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The Footprint of your Food

 

Even if all other main sources of greenhouse gasses (GHGs) were stopped, the emissions resulting from food production would still be great enough to cripple our chances of achieving the goals of the Paris Agreement, which are to keep global warming below 2C and preferably below 1.5C. In fact, farming and food account for roughly a third of all global GHG emissions, producing approximately 16 billion tonnes of CO2 per year.

Research published in the journal ‘Science’ looked at the most highly produced food types worldwide and calculated the environmental impact of each across a number of categories. The four foods with the highest footprints were beef-herd beef (60kg of CO2e per 1kg); lamb and mutton (25kg of CO2e per 1kg); cheese (21kg of CO2e per 1kg); and dairy-herd beef (21kg of CO2e per 1kg).

The total footprint for each product is divided into the categories of land use change, animal feed, farm, processing, transport, packaging, and retail. All four aforementioned products’ footprints are primarily comprised of the farm category, which relates to the emissions from animals, plants, fertilisers, manure, and machinery.

This trend is seen clearly throughout the data; across all food products’ footprints, the farm category was responsible for 58% of the total emissions. This was followed by land use change at 21% and animal feed at 7.6%. Transport was responsible for only 3.3% of the total emissions, challenging the popular belief that the best thing you can do to lessen your food’s footprint is to buy local.

Across all foods featured in the study, meat and other animal products were by far the greatest emitters, averaging at 24kg of CO2e per 1kg of meat, and 10kg of CO2e per 1kg of animal products. In comparison, the emissions for vegetables averaged at just 0.4kg of CO2e per 1kg. The diagram below shows the carbon footprints of a number of products across the categories of meat, animal products, oils, fruits, and vegetables. The footprints of all products featured in the study can be found here.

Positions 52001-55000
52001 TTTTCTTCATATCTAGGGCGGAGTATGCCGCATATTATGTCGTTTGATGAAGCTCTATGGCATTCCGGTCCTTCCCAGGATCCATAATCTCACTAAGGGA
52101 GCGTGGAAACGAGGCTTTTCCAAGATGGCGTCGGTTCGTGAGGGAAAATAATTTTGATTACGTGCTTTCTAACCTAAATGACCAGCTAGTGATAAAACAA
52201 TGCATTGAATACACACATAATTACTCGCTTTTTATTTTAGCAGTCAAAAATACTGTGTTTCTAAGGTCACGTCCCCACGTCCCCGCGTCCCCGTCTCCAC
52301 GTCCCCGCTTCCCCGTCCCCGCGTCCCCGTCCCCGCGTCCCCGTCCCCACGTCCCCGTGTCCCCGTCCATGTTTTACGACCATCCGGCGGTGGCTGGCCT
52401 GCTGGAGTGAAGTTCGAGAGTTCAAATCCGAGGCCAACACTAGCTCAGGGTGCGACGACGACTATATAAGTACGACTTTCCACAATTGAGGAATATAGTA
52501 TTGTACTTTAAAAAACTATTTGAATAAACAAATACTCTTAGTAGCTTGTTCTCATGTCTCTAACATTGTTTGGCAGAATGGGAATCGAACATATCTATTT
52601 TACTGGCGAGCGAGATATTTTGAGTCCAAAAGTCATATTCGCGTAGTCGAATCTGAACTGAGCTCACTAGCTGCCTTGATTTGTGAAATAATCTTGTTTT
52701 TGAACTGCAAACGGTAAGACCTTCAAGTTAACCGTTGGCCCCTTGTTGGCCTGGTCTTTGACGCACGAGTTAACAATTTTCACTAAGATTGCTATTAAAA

If you’ve read to this point, you probably have a good understanding that meats and animal products are pretty awful for the environment. While we can work to reduce the emissions from processing, packaging, feed, land use change, transport, and retail, there is one thing we cannot change; enteric fermentation (farting, essentially). In 2018, enteric fermentation from domestic ruminants (cattle, sheep, etc) was responsible for 178 million tonnes of methane emissions in the USA, making it the largest producer of methane in the country. When assessing the impact that various gasses have on our climate, scientists use what are called Global Warming Potentials (GWPs). All greenhouse gasses are compared to carbon dioxide, which is given a GWP of 1. Methane, by comparison, has a GWP of 25. This means that methane has a warming effect 25 times greater than that of Carbon Dioxide (which we already know is pretty bad).

The truth is that animals are just not very good at turning plant energy into animal energy and produce a lot of methane. The larger the animal is, the worse this tends to get. Bar adopting a vegan diet, the best thing you can do to reduce your food footprint is to make some sustainable swaps. If the average person in the UK swapped out beef for poultry, they would reduce their emissions by approximately 268kg per year!*

When it comes to climate change, many of us can feel overwhelmed and powerless to make a difference. As individuals, it seems like there is very little we can do in the face of governments and global corporations addicted to fossil fuels. However, changing our diets is something we all can do, that can make a huge difference. So please, consider reducing your meat consumption today.

*The average UK household purchases 96g of beef/veal per person per week. For one person, this would equate to 5kg of beef/veal per year, and 298kg of CO2e emissions. In this case, if beef were swapped with poultry, the related emissions would be reduced by 268kg, equalling only 30kg of CO2e.

 

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